“Burning The Witches” paved the way for two songs from the most recent Doro album (“Fear No Evil”). Both were good head bangers and in fact sounded really powerful even within the company of 1980’s hits.
Doro introduced “Fur Immer” as a song for each and everyone in the audience, the tune got the crowd singing extremely loud considering it was still barely 5 PM and the sun was blazing down.
Next up was another new song “We Are Metalheads,” which was introduced as “an anthem for the fans.” The song was originally written as a 20th anniversary tribute for the Wacken Open Air festival in 2009. And anthem it was, maybe a tad too calculated sing-along piece that nicely set the table for “All We Are” and “Metal Tango” to clean up shop. “All We Are” is a catchy song and rightfully Doro standard but maybe a bit overplayed in our book. “Metal Tango” on the other hand always works despite the numerous playing times over the years.
The one-hour set was enjoyable, Doro herself is still the unchallenged metal queen and her voice has remained exactly the same throughout the years. Support band were somewhat faceless but did exactly what was required from them, a great backing for Doro’s catchy tunes.
Most of the set was filled with classics from 1980’s Warlock-era. While for majority of the crowd these went down like a storm and without a doubt they are excellent songs, it would have been nice to have something from later Doro records as well. “Calling The Wild” for example is one of all time favourites yet not represented at all tonight. The two songs off “Fear No Evil” sounded good enough to stand alongside classics and in some cases (“All We Are”) could be replacing them.
Overall the gig was still a good experience and be sure to catch the metal queen if she comes around for a club show of her own.
I Rule The Ruins
Burning The Witches
Running From the Devil
Night Of The Warlock
True As Steel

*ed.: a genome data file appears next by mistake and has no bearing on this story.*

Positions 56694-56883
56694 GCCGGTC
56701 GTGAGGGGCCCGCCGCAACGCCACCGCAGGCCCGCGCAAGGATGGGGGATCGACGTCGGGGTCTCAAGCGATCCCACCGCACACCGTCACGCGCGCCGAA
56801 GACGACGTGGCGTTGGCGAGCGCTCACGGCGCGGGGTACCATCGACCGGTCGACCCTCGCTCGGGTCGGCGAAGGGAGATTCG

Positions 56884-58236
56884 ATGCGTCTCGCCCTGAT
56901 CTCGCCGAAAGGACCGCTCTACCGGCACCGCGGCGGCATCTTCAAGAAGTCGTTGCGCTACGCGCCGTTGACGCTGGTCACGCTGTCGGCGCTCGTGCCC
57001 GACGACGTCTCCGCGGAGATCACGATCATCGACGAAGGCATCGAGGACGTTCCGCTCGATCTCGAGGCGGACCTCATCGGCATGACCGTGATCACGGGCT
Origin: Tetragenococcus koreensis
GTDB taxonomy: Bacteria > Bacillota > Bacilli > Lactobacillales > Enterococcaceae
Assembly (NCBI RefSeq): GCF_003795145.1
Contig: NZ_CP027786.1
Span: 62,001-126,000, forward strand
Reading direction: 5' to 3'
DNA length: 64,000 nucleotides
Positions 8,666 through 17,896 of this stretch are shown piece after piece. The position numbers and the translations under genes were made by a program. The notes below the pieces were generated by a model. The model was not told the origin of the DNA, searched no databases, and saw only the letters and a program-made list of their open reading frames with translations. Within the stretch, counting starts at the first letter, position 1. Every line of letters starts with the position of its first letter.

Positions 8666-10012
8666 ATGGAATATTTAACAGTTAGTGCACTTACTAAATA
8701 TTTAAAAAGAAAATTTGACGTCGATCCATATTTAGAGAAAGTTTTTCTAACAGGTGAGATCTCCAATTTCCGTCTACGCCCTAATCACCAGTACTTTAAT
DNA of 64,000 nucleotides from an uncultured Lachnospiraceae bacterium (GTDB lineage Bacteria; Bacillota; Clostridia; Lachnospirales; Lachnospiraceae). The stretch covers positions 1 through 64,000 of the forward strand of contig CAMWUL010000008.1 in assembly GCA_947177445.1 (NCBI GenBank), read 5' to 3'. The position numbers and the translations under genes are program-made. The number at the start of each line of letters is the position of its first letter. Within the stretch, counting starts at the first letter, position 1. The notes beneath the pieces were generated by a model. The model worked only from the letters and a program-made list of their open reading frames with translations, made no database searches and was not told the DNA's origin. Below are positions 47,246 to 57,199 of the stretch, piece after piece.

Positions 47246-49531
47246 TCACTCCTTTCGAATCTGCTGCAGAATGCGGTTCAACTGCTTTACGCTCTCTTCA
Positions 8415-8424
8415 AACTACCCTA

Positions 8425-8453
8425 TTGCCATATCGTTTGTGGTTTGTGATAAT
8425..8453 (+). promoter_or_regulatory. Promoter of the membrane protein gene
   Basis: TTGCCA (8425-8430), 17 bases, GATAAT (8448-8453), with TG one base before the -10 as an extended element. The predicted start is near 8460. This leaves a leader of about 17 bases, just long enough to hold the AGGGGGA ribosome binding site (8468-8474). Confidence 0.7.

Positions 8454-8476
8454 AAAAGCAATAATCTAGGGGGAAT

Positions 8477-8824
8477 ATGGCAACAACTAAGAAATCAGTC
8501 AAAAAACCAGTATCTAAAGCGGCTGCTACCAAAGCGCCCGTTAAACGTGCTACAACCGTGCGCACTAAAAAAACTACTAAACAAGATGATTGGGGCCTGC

We Are The Metalheads
All We Are
Following Ronnie James Dio’s tragic death last year, it might have seemed like a cynical move from his band members to take his songs out on the road with two substitute singers and call themselves Dio’s Disciples. There probably are bands out there doing the same thing with purely financial gain in mind but judging from Dio’s Disciples, they are certainly not among them. The core band consists of long time Dio members Craig Goldy on guitar, Simon Wright on drums and Scott Warren on keybords. Due to scheduling conflicts bassist Rudy Sarzo was temporarily sitting out, replaced by former White Lion member James Lomenzo. For vocal slot they have chosen two professionals: Tim Ripper Owens and Toby Jepson – latter formerly of Little Angels.
Owens started off the show with two “Holy Diver” numbers, “Stand Up And Shout” and the title track. Both sounded superb. The band was clearly fully engaged in their performance and material. During “Don’t Talk To Strangers” Goldy had tears in his eyes and had to turn his back to the audience to calm himself down. Ripper absolutely ruled on “Don’t Talk To Strangers,” respecting Ronnie’s original words and phrasing but at the same injecting the old song with class and power of his own.
Toby Jepson, while a solid vocalist in his own right, didn’t seem as comfortable with the material and especially after Ripper’s awesome rendition of “Don’t Talk To Strangers” seemed to lose out. His smoother hard rock voice is fine on more melodic material but songs like “King Of Rock’n’Roll” demand more from a singer.